Brother Deakin stood in front of Harry and pointed the gun at his head. He spun the cylinder, took careful aim, and pulled the trigger. Harry suffered this ordeal several times and often soiled his pants as Deakin prolonged his agony.
The game of Russian roulette was punishment for running away from the St John of God home in coastal New South Wales, where Harry had been placed at age 10. Harry was from a large family and he remembers his father was often drunk and violent. Harry was the only child to be removed and placed into care with the Catholic order. He was never told the reasons, though he had been identified as a ‘slow learner’.
Harry endured six years at the home in the early 1960s. ‘It was evil’, Harry told the Commissioner. ‘If you run away they put you in a room and they can come and bash you whenever they want.’ Brother Deakin ran the home and administered much of the discipline. ‘You had to stand up. If you didn’t get back on your feet you’d get kicked.’
The sexual abuse began when Harry was 13 or 14, also at the hands of Brother Deakin. He was often isolated from the other boys in a secret room.
‘When Deakin was molesting me I would shout and scream and fight back even though the other boys told me it was easier to “go quietly”.’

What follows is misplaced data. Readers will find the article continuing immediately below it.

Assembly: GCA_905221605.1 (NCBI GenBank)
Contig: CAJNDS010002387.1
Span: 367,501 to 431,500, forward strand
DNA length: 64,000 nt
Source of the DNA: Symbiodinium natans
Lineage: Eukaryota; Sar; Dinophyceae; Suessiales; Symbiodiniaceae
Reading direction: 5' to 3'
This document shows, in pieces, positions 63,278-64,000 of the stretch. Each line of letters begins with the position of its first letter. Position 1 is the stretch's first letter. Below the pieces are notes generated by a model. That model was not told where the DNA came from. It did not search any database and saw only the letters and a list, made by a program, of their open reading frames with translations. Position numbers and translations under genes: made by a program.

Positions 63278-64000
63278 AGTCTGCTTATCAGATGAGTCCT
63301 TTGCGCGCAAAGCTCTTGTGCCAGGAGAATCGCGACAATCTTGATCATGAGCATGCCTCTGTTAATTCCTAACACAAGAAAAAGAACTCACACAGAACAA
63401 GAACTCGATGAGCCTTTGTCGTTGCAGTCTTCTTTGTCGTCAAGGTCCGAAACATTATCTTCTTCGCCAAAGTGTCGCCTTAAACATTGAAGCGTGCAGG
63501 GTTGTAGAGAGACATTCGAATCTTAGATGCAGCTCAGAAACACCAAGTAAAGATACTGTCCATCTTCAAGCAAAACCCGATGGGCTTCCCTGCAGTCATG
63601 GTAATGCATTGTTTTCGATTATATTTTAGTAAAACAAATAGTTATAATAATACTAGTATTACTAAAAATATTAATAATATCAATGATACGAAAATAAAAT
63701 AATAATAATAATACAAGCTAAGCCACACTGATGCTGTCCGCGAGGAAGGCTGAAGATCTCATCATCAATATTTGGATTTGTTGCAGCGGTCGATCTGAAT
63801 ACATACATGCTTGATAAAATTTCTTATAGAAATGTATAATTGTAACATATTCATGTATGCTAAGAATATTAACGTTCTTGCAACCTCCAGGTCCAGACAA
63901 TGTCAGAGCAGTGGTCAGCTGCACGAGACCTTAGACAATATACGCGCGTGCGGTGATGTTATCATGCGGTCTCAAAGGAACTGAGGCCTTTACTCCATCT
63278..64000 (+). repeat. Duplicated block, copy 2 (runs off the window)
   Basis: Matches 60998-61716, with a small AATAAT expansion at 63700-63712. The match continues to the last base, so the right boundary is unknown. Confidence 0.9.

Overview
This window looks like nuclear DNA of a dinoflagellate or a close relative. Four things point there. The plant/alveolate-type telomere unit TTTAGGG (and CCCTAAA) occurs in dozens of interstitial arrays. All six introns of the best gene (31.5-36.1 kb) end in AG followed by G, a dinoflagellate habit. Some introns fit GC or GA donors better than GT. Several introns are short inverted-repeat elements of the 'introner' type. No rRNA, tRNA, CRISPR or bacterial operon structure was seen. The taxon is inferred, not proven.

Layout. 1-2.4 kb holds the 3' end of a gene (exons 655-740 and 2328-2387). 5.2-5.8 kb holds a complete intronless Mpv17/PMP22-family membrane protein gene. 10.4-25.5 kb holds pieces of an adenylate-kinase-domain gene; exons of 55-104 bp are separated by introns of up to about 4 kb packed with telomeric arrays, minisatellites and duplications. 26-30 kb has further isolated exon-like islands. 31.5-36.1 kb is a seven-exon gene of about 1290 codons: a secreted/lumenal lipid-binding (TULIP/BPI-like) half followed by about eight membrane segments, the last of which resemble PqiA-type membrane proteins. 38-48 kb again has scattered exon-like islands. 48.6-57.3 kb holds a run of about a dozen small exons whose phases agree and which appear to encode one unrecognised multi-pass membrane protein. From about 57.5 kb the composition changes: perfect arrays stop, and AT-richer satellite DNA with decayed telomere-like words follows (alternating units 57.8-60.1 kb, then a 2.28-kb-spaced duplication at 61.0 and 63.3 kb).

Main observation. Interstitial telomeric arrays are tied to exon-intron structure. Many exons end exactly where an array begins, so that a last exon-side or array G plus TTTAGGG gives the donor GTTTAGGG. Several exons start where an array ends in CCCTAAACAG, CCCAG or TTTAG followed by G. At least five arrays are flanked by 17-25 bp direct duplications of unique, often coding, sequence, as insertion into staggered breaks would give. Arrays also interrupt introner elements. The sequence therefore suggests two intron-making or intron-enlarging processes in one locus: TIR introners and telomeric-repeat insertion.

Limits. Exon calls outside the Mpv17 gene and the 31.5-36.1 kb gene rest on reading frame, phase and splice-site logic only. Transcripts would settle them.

Sexual abuse was widespread at the home and Harry was not the only victim.
Harry did ‘set the record for running away’, escaping as often as he could. The local police usually picked him up. At times he tried to tell them what was going on at the home but they would ‘give him a flogging’ and return him for another game of Russian roulette.
Harry received almost no education from the St John of God Brothers. He was forced to work on a farm attached to the home instead. He never learnt to read or write. Years later Harry was diagnosed with dyslexia.
When he was 16 Harry escaped the home for good. He tried to return to live with his family, but could find no work. He ended up in Sydney’s Kings Cross. ‘I lived on the streets there for about 18 months. … Felt safer there than in the home.’ Eventually he moved in with his older brother, Cam, and found work. Harry didn’t tell anyone about his abuse.
‘I had trouble holding jobs down. I couldn’t handle authority.’ He began drinking and had repeated run-ins with the police. ‘I’ve struggled all my life with feelings of guilt and shame. I feel angry about what Brother Deakin did and that no one stopped him or tried to help me.’
Harry has suffered a lifetime of nightmares and flashbacks to his abuse. ‘Another time [my partner] tapped me on the arse. I turned around and had a knife to her throat just like that. I broke them knives.’
‘Now I teach my boys the non-violent thing. Especially with women.’
Harry eventually told his brother about Deakin. Cam urged him to seek help from a doctor or psychiatrist, but it is only in the last few years that Harry has found a counsellor he trusts. ‘Even today, talking to a doctor, I gotta be able to trust them before I’ll tell them anything.’
He has also approached the police and made a statement about his life in the St John of God home. Harry does not believe the police took him seriously. He’d like to see more investigation and wonders if Deakin is still alive. He would like an apology from the Catholic Church and some help with his ongoing treatment.
Now in his late 60s, Harry is going to the gym five days a week and still works.